| WASHINGTON, April 30
WASHINGTON, April 30 As the U.S. economy
teetered on the brink of contraction in the first quarter, one
thing stood out. Healthcare spending increased at its fastest
pace in more than three decades.
That surge is attributed to the implementation of President
Barack Obama's signature healthcare law, the Affordable Care
Act, also known as Obamacare. Because of Obamacare, the nation
narrowly avoided its first decline in output in three years.
"GDP growth would have ... been negative were it not for
healthcare spending," said Harm Bandholz, chief economist at
UniCredit Research in New York.
Healthcare spending increased at a 9.9 percent annual rate,
the quickest since the third quarter of 1980, and it contributed
1.1 percentage points to GDP growth.
The economy expanded at only a 0.1 percent rate in the first
quarter, held back by a drop in exports and business investment,
which economists attributed to a harsh winter. A sharp slowdown
in the pace of inventory accumulation was also a drag.
The gauge of healthcare spending published on Wednesday is
simply an estimate based on Medicaid benefits, ACA insurance
exchange enrollments, and other related information. Firm data
will not be available until June, and the government could well
revise its figures for both healthcare and overall GDP.
About eight million people have so far signed up for
healthcare insurance under the law, and the jump in healthcare
spending had already been flagged in the government's monthly
income and consumer spending data.
White House economic adviser Jason Furman said the increase
should not be a cause for alarm.
"Any upward pressure on healthcare spending growth from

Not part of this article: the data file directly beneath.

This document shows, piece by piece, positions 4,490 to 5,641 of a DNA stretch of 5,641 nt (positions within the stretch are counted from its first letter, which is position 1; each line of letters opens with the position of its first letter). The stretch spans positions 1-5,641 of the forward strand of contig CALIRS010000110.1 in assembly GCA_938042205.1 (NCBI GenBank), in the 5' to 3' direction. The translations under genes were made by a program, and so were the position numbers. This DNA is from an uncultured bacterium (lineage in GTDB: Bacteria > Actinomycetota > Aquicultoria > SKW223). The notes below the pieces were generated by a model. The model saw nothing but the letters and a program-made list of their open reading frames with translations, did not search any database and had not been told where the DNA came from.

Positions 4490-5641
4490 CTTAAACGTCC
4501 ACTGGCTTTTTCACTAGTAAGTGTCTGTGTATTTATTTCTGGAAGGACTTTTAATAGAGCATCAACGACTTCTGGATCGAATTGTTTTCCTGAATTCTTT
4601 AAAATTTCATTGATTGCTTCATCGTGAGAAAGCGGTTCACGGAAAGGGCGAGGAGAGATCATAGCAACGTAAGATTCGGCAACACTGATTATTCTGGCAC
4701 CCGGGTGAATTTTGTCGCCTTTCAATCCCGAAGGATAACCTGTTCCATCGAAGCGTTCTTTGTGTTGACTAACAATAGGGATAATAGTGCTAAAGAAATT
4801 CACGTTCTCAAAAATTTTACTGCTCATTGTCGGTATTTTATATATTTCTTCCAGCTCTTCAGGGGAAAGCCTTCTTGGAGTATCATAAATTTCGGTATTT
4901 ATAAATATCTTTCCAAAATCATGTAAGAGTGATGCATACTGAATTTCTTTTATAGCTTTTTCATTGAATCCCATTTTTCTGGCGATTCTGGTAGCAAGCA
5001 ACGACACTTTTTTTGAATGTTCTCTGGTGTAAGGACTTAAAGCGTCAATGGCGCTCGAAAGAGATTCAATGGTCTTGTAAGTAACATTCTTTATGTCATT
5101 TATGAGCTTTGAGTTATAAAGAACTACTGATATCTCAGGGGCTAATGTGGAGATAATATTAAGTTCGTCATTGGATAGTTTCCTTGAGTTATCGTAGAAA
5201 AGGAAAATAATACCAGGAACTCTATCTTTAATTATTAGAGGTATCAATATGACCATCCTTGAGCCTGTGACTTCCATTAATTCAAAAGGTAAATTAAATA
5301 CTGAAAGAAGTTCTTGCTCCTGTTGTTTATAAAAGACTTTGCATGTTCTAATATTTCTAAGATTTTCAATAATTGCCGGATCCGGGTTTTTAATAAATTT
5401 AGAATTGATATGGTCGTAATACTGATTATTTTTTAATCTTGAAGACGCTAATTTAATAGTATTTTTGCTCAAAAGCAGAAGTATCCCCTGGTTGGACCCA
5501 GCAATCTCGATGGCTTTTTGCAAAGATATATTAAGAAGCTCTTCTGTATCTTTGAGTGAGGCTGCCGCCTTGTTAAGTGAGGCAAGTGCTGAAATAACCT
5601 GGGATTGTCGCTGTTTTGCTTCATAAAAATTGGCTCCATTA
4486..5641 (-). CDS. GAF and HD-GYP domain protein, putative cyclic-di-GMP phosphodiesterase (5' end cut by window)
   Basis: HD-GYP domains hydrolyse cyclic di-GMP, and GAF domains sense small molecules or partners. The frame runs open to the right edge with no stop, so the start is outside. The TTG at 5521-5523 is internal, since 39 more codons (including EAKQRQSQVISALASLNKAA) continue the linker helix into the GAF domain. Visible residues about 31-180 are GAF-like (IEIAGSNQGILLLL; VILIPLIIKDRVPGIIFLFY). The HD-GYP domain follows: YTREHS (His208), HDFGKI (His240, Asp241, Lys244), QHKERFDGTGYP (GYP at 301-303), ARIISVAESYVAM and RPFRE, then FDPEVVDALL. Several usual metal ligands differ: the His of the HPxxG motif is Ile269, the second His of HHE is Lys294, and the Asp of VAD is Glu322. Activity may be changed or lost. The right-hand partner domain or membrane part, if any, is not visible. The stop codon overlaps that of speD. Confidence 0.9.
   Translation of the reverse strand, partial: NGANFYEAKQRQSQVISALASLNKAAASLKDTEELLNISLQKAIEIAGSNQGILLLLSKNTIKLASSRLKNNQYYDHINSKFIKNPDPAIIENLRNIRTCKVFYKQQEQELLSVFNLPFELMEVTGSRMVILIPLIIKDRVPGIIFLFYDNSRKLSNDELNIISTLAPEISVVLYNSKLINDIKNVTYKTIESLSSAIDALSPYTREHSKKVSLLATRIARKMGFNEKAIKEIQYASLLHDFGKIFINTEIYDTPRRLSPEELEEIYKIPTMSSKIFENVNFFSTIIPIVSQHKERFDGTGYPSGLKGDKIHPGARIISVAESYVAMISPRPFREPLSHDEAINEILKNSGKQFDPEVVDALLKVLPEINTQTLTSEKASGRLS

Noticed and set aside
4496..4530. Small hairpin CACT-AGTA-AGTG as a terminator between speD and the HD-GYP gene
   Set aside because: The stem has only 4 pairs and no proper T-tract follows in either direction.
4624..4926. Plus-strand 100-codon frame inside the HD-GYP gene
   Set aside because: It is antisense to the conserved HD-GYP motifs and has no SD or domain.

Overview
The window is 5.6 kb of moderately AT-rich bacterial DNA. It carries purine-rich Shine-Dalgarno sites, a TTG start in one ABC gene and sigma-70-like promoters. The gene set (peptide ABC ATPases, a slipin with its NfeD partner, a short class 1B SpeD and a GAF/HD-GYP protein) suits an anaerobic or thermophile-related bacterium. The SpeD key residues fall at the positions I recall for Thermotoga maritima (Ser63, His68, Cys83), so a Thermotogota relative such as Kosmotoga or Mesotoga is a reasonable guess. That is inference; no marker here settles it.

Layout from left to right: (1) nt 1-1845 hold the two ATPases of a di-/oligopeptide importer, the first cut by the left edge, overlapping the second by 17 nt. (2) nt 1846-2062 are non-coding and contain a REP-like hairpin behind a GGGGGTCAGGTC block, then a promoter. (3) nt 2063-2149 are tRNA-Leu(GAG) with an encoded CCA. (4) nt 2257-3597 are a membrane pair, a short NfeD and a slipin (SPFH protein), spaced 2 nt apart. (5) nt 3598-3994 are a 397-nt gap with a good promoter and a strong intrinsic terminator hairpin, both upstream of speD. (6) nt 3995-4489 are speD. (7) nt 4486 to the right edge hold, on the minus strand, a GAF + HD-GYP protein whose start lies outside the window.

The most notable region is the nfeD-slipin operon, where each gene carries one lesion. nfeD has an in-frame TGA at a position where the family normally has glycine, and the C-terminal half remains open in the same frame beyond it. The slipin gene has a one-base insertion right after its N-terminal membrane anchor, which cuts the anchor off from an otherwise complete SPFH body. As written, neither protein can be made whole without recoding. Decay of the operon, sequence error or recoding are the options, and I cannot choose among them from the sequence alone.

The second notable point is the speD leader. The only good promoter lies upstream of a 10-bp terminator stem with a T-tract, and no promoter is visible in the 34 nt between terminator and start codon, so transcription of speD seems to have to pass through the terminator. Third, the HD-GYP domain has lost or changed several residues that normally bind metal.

expanding insurance coverage will cease once coverage stabilizes
at its new, higher level, so it does not affect the longer-term
outlook for spending growth," he said in a statement.
Obamacare provides coverage for residents who previously did
not have health insurance, as well as subsidies to those who
cannot afford monthly premiums. These transfers are helping to
free-up income and more people are making visits to hospitals.
Economists said both the subsidies and hospital visits were
contributing to the surge in healthcare spending.
"You have those two separate things that are working; the
challenge is we don't know the split between newly insured and
previously insured," said Alec Phillips, an economist at Goldman
Sachs in Washington.
Healthcare spending could rise again in the second quarter,
but probably not at the first-quarter's rapid pace.
Through February, estimated personal income from Medicaid
and other social benefits - the category where the tax subsidies
through the health exchanges show up - was running ahead of the
actual increase in healthcare consumption.
"That kind of implies that there may be at least a little
bit more in terms of growth in health consumption from
essentially those new benefits that have been provided," said
Phillips. "With that said it also implies that we have probably
seen a decent amount of it already."
Government transfers, including health insurance premium
subsidies, boosted personal income in the first-quarter.
(Reporting by Lucia Mutikani; Editing by Andrea Ricci)